How ignorant can you get?
If so, I’d like to meet you at the next mingle to give you a fat lip.
What a mensch. His chats with Eddie Mair over the last few weeks have been astonishingly moving, and his gutsy bravery in the face of the inevitable inspirational. This is by way of a salute, and to extend sympathies to his family.
Oi @twang – there’s a band called ‘A Band Called Twang’ playing Sydney this weekend. Thought you should know. Or you’re actually in the band (and you’re already here). Either way, maybe we should do something to commemorate the occasion – maybe record it and post the results, no matter how glorious and/or hideous…
As is the tradition here at the Aspidistra and Hatstand, when someone asks the question “who is the least Afterword friendly artist?” – a little while later, when the momentum of that question loses pace – the opposite question is worth raising. But here’s the twist – we can all suggest, say, David Bowie – and very little argument will be forthcoming – but to distill things into one song – what one *song* is the most AW-friendly, it is hard to argue against “(We ain’t gonna play) Sun City”. Steve Van Zandt is not at all my cup of tea – but he has always struck me as a good sort – and many years ago he penned the song and roped in Brooce to help out. Before you know it, we have a bona fide protest song featuring seemingly dozens of performers that would attract mass Afterword nods of approval. In there is Run DMC, Jackson Browne, George Clinton, Grandmaster Flash, Lou Reed, Bob Dylan, Bono, Ringo, the Ramones, Carlos Santana, Hall and Oates and many many more. There’s even an Aussie in there in the gigantic form of Peter Garrett to appease the Southern Hemisphere contingent.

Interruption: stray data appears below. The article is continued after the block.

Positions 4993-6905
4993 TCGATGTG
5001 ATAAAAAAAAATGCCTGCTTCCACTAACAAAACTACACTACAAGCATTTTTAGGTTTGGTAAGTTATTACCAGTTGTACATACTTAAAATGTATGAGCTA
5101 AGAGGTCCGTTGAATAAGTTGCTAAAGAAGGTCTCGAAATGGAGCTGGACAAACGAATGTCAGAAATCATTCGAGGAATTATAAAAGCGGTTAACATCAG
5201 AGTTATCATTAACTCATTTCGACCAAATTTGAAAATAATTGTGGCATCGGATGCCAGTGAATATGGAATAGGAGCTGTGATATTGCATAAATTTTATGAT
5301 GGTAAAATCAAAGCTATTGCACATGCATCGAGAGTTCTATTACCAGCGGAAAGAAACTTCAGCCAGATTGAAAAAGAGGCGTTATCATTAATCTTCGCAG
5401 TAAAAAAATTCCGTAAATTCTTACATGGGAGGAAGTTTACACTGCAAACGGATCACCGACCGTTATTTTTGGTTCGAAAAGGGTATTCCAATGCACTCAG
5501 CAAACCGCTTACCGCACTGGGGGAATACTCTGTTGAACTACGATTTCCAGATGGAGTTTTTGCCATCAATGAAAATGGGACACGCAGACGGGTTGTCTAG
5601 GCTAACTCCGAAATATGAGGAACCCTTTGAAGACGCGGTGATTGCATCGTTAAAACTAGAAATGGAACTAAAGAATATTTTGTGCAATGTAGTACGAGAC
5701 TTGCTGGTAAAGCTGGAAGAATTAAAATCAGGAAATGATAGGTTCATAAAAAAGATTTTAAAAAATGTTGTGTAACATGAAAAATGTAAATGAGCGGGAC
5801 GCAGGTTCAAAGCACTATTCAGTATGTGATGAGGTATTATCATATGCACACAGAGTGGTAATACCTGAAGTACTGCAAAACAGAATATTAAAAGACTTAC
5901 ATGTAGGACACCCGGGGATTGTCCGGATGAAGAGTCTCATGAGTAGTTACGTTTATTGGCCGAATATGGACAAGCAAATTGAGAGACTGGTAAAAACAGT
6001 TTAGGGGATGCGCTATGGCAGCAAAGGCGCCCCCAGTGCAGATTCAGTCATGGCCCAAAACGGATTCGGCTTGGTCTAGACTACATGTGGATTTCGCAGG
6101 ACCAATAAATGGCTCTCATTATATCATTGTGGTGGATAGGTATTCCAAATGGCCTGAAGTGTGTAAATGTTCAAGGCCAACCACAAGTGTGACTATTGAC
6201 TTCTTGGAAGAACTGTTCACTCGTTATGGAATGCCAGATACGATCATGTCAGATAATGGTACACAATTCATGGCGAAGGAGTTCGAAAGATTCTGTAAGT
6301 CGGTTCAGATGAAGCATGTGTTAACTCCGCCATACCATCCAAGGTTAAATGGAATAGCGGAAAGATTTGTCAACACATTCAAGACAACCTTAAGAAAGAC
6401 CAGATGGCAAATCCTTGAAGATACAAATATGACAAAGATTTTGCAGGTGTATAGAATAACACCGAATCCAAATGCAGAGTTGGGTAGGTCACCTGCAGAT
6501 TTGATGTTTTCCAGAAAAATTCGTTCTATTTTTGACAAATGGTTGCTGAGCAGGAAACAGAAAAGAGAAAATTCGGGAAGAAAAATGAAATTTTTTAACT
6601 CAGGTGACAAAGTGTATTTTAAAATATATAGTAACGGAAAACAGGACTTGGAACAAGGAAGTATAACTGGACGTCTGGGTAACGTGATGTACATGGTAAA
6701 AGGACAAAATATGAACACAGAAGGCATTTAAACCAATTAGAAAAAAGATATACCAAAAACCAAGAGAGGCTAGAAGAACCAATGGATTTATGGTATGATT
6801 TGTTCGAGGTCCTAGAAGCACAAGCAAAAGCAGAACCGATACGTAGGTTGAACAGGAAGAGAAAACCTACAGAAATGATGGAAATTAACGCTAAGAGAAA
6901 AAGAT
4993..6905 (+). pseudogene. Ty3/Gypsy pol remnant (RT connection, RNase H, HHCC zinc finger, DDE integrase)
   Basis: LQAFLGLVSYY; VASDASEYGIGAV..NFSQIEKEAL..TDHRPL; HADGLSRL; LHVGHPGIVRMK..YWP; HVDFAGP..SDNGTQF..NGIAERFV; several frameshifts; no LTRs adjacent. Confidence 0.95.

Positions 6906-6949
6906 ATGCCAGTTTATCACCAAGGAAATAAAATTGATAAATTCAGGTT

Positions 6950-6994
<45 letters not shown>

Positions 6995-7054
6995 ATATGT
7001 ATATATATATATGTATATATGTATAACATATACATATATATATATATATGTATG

Here’s mine, it’s about the horse, and it’s from Job 39: